Furthermore, it is necessary that the filament and / or resin in the buffer regions 12 and 14 be made of exactly the same material as the filament and / or resin in the outer regions 10 and 16 of the structure. Instead, it is only necessary that the buffer regions 12 and 14 have the characteristics indicating the resin curing characteristics of the outer regions 10 and 16. For example, the filaments 32 in the buffer regions 12 and 14 are made of glass, but the outer regions 10 and 16 may be made of graphite or vice versa. Furthermore, the sensor can detect the minimum resin viscosity and the gel point adjacent to the sensor instead of the filaments and / or the buffer regions 12 and 14 having resin therein, and the composite structure ( That is, any other buffer means that separates disturbing stresses from other parts of the outer region 10, 16) can be used as desired.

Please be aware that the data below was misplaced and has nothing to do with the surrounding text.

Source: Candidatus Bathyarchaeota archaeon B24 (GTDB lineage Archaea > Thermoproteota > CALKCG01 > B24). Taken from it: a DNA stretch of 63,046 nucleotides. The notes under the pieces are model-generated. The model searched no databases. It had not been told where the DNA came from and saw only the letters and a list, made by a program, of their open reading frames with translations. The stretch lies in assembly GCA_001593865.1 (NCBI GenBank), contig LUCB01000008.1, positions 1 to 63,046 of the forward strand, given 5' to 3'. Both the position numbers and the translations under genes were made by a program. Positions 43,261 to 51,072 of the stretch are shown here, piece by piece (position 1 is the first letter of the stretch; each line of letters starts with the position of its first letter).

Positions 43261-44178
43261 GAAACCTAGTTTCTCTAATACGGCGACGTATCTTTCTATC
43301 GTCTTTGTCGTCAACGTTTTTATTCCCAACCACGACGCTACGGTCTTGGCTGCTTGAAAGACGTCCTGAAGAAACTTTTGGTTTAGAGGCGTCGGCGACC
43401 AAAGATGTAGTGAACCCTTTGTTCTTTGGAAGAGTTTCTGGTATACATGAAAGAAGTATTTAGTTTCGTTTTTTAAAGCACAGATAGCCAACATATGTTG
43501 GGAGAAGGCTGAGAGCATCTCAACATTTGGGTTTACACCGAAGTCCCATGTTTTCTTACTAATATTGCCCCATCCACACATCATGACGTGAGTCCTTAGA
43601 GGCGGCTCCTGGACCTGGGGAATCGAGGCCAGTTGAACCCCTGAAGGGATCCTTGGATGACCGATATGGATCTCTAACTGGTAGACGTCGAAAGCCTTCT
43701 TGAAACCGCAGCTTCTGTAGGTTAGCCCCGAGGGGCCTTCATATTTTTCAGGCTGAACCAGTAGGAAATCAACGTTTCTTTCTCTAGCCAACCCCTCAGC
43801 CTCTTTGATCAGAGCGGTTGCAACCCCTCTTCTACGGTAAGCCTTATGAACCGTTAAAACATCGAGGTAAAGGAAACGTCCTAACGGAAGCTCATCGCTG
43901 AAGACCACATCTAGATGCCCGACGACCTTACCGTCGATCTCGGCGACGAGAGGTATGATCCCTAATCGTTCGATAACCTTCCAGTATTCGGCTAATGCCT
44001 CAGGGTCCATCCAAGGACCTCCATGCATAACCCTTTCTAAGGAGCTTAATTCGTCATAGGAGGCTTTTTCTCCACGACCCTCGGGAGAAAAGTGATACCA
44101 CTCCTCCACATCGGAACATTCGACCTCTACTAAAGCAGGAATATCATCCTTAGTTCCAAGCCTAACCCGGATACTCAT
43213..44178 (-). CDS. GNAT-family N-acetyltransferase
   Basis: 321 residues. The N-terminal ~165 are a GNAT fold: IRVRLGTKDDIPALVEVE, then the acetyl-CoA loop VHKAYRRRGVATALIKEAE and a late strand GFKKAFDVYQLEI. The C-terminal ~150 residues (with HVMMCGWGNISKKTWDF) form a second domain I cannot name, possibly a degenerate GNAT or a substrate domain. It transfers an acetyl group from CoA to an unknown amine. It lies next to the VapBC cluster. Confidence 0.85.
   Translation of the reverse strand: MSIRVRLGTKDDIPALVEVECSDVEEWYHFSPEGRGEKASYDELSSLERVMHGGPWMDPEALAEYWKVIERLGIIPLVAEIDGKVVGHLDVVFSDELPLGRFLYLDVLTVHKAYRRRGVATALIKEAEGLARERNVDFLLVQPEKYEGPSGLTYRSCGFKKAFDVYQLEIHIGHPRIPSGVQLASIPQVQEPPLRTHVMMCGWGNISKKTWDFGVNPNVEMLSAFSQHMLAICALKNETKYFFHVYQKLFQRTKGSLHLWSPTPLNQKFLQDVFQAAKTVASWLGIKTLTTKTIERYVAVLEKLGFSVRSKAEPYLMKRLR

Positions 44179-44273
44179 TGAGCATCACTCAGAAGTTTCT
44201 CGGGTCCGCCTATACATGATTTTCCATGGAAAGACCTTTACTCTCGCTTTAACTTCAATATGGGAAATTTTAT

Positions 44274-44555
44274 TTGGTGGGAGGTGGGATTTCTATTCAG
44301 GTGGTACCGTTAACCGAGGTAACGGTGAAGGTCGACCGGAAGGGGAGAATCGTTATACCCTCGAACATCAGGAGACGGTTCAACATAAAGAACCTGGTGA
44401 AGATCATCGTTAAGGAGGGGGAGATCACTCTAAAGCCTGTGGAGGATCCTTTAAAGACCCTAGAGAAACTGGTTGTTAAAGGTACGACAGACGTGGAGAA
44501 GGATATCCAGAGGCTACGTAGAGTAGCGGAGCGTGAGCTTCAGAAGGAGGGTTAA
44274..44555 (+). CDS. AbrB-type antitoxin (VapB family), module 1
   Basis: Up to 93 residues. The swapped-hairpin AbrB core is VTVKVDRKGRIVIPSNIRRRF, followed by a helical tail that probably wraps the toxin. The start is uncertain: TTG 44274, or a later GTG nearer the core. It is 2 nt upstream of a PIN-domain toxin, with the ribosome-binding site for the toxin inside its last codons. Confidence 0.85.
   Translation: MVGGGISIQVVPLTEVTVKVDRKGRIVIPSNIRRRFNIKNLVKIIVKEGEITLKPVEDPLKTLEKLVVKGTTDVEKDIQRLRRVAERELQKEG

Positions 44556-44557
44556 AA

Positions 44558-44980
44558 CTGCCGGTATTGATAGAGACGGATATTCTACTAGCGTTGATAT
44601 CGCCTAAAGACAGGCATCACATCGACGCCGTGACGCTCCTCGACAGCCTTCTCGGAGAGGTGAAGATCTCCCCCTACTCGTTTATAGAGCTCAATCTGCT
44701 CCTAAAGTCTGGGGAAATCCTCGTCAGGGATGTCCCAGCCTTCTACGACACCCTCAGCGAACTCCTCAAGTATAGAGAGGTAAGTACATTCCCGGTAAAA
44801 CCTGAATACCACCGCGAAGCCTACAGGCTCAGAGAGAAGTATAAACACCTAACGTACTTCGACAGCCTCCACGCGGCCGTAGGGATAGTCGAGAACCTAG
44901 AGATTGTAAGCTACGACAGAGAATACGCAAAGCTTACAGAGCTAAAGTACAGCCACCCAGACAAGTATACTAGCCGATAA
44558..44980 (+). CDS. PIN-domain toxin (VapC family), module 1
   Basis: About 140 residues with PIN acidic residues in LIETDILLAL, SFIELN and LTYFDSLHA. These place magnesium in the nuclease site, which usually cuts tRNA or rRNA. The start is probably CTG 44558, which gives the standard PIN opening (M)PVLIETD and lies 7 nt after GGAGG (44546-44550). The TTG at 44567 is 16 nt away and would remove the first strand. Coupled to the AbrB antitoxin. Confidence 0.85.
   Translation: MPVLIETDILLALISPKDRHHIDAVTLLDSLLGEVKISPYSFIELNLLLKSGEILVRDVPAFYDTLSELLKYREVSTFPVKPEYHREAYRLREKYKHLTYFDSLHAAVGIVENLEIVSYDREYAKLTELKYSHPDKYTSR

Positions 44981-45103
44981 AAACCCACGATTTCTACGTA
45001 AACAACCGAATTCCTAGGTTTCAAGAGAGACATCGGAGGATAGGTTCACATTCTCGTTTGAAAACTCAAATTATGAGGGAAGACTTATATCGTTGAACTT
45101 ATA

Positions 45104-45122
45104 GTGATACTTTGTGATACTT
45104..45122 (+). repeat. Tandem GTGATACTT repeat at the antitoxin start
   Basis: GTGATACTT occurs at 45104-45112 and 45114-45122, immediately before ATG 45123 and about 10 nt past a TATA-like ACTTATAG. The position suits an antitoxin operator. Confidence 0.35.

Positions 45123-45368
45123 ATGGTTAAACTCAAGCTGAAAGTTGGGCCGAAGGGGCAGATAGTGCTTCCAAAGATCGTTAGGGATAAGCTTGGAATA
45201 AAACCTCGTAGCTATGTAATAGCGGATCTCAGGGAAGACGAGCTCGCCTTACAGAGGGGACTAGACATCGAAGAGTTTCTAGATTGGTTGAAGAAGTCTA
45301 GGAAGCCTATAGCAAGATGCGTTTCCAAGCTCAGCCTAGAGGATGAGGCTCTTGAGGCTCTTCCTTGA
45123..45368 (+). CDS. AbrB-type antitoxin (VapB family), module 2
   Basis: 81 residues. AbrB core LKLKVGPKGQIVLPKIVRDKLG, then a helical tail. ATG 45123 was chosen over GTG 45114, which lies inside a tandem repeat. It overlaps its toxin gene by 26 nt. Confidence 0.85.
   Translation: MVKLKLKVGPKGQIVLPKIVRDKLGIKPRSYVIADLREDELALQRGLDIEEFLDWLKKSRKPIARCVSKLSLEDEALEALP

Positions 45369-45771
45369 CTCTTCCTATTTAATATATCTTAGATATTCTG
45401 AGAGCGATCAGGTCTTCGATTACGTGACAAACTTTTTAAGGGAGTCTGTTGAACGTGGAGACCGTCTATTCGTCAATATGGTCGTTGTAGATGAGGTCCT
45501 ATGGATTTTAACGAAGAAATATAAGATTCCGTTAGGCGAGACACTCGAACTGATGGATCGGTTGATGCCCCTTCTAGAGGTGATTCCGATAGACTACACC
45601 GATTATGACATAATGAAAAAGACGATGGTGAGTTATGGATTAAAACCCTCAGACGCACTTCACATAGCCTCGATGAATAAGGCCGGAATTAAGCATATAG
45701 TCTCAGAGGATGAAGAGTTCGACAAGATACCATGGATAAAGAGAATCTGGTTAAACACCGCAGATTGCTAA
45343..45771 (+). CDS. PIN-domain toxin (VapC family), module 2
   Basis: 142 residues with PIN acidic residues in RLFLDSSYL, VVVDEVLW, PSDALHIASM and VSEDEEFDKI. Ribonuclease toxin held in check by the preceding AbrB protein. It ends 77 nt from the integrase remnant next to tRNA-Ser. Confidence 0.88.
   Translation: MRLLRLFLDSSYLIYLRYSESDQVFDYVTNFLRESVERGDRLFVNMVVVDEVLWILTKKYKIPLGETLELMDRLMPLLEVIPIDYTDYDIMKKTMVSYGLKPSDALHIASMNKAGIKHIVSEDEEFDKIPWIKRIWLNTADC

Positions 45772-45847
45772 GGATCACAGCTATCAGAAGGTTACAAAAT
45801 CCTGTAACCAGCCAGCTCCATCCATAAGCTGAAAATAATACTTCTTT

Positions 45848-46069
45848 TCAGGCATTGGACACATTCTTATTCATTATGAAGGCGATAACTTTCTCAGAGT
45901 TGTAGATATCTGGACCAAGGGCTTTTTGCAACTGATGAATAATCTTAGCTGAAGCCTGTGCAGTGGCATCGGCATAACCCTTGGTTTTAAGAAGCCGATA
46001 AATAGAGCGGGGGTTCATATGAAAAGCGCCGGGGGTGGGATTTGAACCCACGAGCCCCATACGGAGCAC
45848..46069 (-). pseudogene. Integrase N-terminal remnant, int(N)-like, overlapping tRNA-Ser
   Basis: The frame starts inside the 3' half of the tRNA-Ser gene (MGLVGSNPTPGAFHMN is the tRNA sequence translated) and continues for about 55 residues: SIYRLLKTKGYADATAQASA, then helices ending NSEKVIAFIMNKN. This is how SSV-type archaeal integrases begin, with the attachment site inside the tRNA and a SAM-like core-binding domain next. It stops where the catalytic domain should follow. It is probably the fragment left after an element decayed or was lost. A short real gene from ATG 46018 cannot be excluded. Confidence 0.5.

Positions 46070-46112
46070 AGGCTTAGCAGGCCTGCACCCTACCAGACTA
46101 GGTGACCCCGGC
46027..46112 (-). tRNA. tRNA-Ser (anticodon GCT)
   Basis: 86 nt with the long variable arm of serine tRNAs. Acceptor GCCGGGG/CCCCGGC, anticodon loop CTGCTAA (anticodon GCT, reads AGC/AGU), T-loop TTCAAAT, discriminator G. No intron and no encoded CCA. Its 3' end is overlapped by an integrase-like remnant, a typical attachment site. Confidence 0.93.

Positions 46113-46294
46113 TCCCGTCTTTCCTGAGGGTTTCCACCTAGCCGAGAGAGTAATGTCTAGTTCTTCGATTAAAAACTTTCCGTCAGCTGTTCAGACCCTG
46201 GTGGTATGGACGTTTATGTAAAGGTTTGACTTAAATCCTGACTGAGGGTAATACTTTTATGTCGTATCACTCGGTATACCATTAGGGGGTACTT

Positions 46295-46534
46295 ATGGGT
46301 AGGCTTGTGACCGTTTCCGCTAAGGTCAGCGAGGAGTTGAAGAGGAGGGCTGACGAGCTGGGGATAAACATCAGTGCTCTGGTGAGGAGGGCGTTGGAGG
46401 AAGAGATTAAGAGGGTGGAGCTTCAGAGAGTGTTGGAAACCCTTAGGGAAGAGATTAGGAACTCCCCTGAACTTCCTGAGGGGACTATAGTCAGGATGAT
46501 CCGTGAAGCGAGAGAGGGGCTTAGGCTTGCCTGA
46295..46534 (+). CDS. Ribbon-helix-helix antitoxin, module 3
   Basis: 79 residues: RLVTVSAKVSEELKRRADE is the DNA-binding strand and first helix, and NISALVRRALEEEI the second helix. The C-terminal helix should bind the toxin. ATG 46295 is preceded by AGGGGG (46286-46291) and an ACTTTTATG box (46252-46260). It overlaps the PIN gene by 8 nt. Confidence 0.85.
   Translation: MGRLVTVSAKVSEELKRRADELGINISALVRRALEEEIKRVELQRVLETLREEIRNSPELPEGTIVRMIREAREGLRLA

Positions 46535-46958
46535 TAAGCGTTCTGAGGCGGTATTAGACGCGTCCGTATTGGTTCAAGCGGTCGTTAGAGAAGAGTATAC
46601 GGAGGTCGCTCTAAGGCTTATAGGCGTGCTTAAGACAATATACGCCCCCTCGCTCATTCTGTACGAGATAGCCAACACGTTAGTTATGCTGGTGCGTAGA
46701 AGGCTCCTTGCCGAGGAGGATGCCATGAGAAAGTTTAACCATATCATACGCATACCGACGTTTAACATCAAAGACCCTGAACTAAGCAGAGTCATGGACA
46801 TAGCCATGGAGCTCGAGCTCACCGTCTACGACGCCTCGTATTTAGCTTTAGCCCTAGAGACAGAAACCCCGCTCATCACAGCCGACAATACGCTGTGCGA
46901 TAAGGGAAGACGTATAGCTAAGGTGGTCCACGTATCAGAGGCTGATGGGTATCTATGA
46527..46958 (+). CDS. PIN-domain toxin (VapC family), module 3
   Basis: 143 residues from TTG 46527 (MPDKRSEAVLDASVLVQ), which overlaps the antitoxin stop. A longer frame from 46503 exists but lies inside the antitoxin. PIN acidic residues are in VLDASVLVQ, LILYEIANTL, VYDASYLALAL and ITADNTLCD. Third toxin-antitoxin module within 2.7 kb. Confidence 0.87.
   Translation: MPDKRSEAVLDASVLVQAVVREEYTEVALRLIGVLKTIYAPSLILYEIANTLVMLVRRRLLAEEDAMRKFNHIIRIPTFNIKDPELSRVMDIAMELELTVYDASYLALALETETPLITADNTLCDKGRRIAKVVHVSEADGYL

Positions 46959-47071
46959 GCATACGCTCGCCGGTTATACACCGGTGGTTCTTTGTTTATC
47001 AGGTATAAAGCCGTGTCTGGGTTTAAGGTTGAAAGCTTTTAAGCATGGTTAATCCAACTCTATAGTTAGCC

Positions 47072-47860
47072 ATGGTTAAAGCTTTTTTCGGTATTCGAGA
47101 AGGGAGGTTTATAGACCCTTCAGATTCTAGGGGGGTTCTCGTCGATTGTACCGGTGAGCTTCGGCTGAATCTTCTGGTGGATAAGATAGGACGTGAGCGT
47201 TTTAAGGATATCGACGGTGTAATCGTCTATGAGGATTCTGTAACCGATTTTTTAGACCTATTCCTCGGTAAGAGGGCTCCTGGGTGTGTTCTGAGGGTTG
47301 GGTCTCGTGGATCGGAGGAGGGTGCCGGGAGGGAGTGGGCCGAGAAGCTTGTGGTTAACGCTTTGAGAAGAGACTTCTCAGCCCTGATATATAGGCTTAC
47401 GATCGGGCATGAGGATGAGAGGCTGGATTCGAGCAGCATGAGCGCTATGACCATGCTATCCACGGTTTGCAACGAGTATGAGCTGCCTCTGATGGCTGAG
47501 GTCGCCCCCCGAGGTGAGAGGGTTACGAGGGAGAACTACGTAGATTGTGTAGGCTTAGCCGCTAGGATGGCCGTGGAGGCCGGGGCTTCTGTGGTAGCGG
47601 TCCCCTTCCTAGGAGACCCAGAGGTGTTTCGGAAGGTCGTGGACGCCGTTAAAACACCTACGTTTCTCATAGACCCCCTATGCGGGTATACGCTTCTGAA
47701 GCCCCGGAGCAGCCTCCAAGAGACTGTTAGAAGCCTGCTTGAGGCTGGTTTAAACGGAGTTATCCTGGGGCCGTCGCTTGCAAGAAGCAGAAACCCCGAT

Further, one or more sensors 28 can be embedded along the fiber 20, and a resin change may be detected at a plurality of points dispersed along the structure. In this case, a plurality of sensors include US Pat. No. 4,996,419 issued by Morey, US Pat. No. 5,401 such as “Distributed Multiple Optical Fiber Bragg Grating Sensor Arrangement”, Dunphy et al. No. 956, the name “diagnostic system for fiber grating sensor”, and US Pat. No. 5,426,297, also named Dunphy et al., The name “multiple Bragg grating sensor”. In addition, multiple optical fibers or a single optical fiber may be distributed along the x-axis of the structure 8 (along the layer). Further, a plurality of optical fibers with the buffer regions 12 and 14 may be distributed along the y-axis direction (that is, the thickness direction) of the structure 8. The structure may include several hundred of the layers 30, a plurality of optical fibers 20 and sensors 28 (with their buffer regions 12, 14), which are required measurement points over the thickness of the structure. Can be dispersed. That is, the present invention optimizes the curing process designed for a given structure by detecting internally when the various regions of the structure reach the lowest resin viscosity and then reach the gel point. It can be made to.